State Poet Laureate 

In 2021, CMarie Fuhrman was appointed the state Writer in Residence. Fuhrman is the author of Cascadia: A Field Guide Through Art, Ecology, and Poetry (Tupelo, 2022), Camped Beneath the Dam (Floodgate, 2020), and Native Voices (Tupelo Press, 2019). 


In 2018, Susan Hodgin was appointed as the poet laureate of Moscow, Idaho. Hodgin will serve a three-year term.



In 2013, Diane Raptosh was appointed as the poet laureate of Boise, Idaho.

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Idaho poet laureaute
CMarie Fuhrman

CMarie Fuhrman is co-editor of Cascadia: A Field Guide Through Art, Ecology, and Poetry (Mountaineers Press, 2023), co-editor of Native Voices: Indigenous American Poetry Craft and Conversations (Tupelo Press 2019), and the author of Camped Beneath the Dam: Poems (Floodgate 2020). She serves as the 2021-2023 Idaho Writer in Residence, where she lives.

CMarie Fuhrman

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Idaho Requiem

for Robert Lowell

Out here, we don't talk about culture,
we think we are. We nurtured Ezra Pound
who ran from us like hell
and never came back. You
never came at all. You
will never know how clever
we never are out here.
You never drank red beer.
You never popped a grouse
under a blue spruce just because it was there.

Tell us about Schopenhauer and your friends
and fine old family. We left ours
at the Mississippi, have no names left
to drop. We spend our time
avoiding Californians and waiting
for the sage to bloom, and when it does
we miss the damn things half the time.
When a stranger comes in we smile
and say, "Tell us about yourself."
Then we listen real close.

But you would say, "I've said what I have to say."
Too subtle, perhaps, for a can of beer,
too Augustan for the Snake River breaks.
But how do you know this wasn't just
the place to die? Why not have those
kinfolk ship your bones out here, just
for irony's sake? We keep things plain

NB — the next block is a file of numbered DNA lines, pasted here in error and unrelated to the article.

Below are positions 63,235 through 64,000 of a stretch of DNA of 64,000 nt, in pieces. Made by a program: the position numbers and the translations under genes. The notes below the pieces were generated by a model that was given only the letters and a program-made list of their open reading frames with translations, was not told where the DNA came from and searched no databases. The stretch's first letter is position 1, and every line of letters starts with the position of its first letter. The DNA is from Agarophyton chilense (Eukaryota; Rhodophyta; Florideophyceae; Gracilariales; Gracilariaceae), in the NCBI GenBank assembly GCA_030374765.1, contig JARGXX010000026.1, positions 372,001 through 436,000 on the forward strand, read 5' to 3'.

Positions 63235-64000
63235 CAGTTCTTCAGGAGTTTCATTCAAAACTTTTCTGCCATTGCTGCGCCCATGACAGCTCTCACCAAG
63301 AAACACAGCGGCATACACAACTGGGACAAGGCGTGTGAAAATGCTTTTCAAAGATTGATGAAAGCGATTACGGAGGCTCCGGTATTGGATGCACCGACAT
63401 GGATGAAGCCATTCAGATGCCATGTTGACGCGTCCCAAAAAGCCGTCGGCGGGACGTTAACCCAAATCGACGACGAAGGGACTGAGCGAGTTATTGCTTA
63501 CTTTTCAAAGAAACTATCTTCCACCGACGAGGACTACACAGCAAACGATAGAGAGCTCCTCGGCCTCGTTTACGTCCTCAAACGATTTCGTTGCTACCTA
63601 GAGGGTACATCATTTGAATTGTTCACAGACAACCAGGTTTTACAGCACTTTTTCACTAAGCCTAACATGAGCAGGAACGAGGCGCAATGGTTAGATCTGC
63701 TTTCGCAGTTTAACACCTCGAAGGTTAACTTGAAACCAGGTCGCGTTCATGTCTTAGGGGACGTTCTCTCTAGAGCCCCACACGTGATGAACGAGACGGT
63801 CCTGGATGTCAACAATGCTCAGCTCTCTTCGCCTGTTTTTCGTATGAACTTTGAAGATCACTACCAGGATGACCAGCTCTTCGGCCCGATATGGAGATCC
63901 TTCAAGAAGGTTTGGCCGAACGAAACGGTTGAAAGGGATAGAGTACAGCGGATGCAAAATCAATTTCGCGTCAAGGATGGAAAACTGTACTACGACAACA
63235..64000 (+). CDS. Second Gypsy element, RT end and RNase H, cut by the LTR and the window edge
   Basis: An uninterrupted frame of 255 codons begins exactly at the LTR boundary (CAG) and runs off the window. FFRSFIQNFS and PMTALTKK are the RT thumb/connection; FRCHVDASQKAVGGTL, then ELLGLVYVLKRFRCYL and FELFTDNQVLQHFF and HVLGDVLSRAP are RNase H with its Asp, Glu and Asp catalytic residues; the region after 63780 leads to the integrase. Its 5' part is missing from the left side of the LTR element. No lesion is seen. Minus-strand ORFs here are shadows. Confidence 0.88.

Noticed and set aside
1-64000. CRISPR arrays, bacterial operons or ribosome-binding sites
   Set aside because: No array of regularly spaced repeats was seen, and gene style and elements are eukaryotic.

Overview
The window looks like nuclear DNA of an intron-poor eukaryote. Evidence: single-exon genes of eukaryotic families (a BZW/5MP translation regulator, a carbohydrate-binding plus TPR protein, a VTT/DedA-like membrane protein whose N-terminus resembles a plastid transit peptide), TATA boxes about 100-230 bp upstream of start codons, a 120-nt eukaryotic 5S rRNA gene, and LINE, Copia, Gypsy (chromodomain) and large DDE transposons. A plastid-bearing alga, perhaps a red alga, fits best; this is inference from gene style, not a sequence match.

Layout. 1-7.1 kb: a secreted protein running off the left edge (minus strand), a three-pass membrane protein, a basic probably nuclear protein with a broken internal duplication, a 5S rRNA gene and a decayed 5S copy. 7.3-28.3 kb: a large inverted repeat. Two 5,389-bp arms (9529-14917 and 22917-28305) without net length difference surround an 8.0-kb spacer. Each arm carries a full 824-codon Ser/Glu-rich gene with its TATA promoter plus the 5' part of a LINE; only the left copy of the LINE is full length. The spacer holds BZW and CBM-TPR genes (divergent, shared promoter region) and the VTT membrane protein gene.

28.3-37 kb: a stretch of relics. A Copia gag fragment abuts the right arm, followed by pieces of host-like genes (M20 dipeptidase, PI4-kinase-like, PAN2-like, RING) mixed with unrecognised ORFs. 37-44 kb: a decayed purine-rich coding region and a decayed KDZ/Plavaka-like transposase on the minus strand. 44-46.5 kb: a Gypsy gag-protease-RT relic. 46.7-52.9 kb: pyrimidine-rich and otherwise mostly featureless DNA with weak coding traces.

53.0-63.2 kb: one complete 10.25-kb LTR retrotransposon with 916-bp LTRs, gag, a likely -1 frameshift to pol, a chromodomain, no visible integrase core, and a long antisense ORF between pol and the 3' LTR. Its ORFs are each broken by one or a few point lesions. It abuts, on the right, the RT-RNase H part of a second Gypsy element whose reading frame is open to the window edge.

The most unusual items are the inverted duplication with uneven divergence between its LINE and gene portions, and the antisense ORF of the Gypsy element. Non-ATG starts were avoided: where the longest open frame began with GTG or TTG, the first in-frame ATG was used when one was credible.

and clear because of the mountains.
Our mythology comes down to a logger
stirring his coffee with his thumb.

American Zebra: Praise Song for the Hagerman Fossil Beds National Monument

I like how, when I look out
onto this desert Idaho plain,
I can pretty much graze my palm
on the Pliocene—
and doing so, greet the great wide savannahs of Africa—
mossy and tree lined,
laced in saber-toothed cats,
hyena-like dogs and a half caravan
of even-toed camels.

I like how, when I look upon these bluffs,
I have to leave off acuity—
level all spectacle,
un-specimen Earth.
Even so, here blows
another tumbleweed. Be careful
with that match! 
Hear it now,
skeletal frolic of O’s.

I love how this lookout
offers no viewfinder.
So I must mesh with the idea
of what might have been
the lontra weiri,
Hagerman’s mystery otter,
nearly four million years ago.
Should I not add this riverine creature
was named for singer Bob Weir?

Dare I admit I am way, way thankful
he fathered the Grateful Dead,
which helped bring us hippies,
sideburns shaped into states of Idaho?
These, plus those love-ins
we never quite had down in Nampa,
where I grew up, 117 miles from here.
It all instilled what I will call gratitude’s latitude
bones of articulate hope.

I like how standing still in this place
serves to remind
that every epochal zone
clearly inheres in us. Notice.
Most people only look
for what they can see. Oh, Great Dane-ish
Hagerman Horse. Maybe you’re Africa’s own
Grévy's zebra. Should I not grab you here
in this wayfaring now—and stiffly by the mane—

to say yes, of course, I am indebted?
I’m here at this look-out—
the long meanwhile, whole Snake River histories
molted and soaked in
then found their shot to break free
to the bone layer
under that soil-load
dubbed by the digging biz

Listen here, visitor.
Lay your millstone down, 
once and for everyone.
And say
can you see—hey,
here’s some binoculars : What kind
of place will we be
when I cross over
into you and you cross over into me?